Served: March 4, 1797 – March 4, 1801
Born: October 30, 1735
Birthplace: Braintree, Massachusetts Bay
Died: July 4, 1826
Political Party: Federalist
Spouse: Abigail Smith
From Vice President to President
How do you follow up being the first vice president of the United States? In John Adams’s case, he became the country’s second president.
Today, Adams is recognized for his numerous and varying accomplishments, including being an American Founding Father, main author of the 1780 Massachusetts Constitution, and helping to draft the Declaration of Independence in 1776.
Early Life: Murder, Revolution, and Independence
Adams attended Harvard College in 1751 before going into law. Already well known for his political and editorial writing, he became even more of a public figure when he agreed to defend the British soldiers charged with murder of American citizens in what became known as the Boston Massacre. Six of the soldiers he defended were acquitted of all charges, and two soldiers were convicted on lesser charges of manslaughter.
Although he had defended British soldiers, Adams was highly involved in the move to seek American independence from Britain. His famous report, “Thoughts on Government,” defended republicanism and called for separation of power between the three branches of government. It was printed by Richard Henry Lee in 1776 and influenced the writing of various state constitutions.
During the American Revolution, Adams was instrumental in securing independence from Great Britain, and later assisting peace treaties between both nations. He was sent to Europe as a representative both during and after the revolution, traveling as far as France and Holland to represent the newly independent nation.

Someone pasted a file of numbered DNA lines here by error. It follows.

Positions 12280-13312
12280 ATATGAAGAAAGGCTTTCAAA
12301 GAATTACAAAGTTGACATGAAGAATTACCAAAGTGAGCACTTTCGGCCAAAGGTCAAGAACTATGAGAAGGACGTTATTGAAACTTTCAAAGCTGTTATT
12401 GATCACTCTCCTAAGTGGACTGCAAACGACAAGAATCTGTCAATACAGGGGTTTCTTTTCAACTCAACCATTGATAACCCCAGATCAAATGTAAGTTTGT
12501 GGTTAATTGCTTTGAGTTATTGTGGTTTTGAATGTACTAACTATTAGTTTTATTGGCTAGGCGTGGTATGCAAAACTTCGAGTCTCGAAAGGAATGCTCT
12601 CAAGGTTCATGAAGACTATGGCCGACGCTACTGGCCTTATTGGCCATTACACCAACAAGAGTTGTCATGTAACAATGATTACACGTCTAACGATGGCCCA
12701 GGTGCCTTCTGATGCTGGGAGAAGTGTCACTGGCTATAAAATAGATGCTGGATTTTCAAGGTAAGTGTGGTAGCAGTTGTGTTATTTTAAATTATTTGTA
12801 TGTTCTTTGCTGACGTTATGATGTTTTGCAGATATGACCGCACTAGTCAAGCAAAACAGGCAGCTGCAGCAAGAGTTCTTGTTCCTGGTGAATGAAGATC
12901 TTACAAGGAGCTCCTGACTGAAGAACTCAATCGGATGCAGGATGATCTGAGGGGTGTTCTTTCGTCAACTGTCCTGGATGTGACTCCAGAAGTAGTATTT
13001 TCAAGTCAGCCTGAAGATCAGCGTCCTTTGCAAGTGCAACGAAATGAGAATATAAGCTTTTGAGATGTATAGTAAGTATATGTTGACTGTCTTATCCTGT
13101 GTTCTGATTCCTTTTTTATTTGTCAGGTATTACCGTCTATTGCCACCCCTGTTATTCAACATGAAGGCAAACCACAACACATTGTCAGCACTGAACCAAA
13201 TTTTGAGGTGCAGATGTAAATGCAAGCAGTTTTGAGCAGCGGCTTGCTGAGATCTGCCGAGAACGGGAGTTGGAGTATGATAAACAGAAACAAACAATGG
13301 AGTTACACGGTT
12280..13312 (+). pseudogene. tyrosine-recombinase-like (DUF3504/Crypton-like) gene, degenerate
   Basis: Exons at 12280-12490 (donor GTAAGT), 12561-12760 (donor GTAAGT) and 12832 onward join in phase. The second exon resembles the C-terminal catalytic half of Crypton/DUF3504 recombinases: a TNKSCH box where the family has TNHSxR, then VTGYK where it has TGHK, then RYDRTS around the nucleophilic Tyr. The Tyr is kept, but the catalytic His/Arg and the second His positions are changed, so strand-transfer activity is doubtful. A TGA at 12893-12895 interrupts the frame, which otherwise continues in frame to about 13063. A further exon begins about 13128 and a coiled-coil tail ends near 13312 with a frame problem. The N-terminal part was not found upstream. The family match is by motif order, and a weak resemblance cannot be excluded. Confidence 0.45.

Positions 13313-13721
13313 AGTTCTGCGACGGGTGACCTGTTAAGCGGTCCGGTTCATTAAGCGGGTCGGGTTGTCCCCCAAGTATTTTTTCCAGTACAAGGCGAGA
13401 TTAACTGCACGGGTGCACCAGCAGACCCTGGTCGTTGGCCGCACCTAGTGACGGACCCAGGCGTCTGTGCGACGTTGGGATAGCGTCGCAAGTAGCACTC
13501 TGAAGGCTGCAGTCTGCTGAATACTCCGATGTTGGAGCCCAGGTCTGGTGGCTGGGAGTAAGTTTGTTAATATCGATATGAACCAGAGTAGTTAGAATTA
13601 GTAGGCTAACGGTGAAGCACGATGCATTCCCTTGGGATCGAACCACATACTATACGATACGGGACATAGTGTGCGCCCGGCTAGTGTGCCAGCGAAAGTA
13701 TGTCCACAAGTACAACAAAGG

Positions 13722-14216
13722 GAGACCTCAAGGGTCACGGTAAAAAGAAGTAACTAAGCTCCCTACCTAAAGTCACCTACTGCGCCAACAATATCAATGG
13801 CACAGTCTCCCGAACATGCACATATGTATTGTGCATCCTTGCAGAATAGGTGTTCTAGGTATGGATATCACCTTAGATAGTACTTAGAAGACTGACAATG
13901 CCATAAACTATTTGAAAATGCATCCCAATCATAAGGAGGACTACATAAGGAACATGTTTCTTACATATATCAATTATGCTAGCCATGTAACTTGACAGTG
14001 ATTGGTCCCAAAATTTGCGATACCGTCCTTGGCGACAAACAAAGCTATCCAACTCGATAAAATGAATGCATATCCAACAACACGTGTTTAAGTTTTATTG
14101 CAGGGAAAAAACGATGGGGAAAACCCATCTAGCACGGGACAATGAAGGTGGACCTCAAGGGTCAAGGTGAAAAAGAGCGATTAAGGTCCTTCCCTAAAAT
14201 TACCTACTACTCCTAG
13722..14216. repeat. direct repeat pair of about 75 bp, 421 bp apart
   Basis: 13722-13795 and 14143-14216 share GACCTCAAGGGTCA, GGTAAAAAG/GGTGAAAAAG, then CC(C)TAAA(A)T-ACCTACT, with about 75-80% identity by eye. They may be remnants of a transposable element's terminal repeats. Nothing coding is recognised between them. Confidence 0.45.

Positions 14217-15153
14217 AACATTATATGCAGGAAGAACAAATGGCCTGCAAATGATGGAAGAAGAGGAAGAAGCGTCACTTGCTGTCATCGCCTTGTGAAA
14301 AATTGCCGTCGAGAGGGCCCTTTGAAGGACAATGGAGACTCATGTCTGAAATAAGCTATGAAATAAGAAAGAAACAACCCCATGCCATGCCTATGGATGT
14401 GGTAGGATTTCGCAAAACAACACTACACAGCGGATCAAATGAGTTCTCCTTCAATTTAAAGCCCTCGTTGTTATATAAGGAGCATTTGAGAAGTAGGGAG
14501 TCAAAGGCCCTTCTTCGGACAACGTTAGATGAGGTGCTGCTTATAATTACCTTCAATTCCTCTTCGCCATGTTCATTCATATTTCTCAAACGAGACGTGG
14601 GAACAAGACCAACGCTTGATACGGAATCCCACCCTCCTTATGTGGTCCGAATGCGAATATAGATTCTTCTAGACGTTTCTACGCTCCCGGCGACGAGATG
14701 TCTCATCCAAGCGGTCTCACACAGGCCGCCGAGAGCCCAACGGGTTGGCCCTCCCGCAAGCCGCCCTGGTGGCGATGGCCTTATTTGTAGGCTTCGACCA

Additionally, Adams was part of the committee charged with drafting the Declaration of Independence and was even favored by the committee to write the first copy. In the end, Thomas Jefferson was chosen to write the first draft with heavy input from the rest of the members.
Adams married Abigail Smith and together they had six children, including John Quincy Adams, who would later become the sixth U.S. president.
John Adams’s Pets
- Favorite horse, Cleopatra (John Adams built the first White House stables)
- Juno and Satan, Abigail Adams’s two mixed-breed dogs
MORE PETS! Check out our photo gallery of selected White House pets
Avoiding Foreign War
Although Adams originally lost his bid for presidency against George Washington, he went on to win the 1796 election against Jefferson, 71-68.
During his presidency, Adams continued the legacy set by Washington in leading the newly founded nation as fairly and balanced as possible. According to Adams, his most impressive accomplishment was avoiding war with France, a fact he was so proud of it was later engraved on his tombstone at his request.
In 1800, Adams lost his bid for re-election against Jefferson. Years later, Jefferson and Adams were able to regain their friendship, and they held a long-running correspondence, which continued until their deaths.
Did You Know…?
- John Quincy Adams, sixth U.S. president, was the son of John Adams. The only other father-son presidential duo to date has been George H.W. Bush and George W. Bush. Adams died 16 months after his son became president.
- Adams did not attend Jefferson’s inauguration, and many historians believe he may have been deeply unhappy about his loss.
- Adams and Jefferson died within hours of each other on July 4, 1826, the 50th anniversary of the adoption of the Declaration of Independence.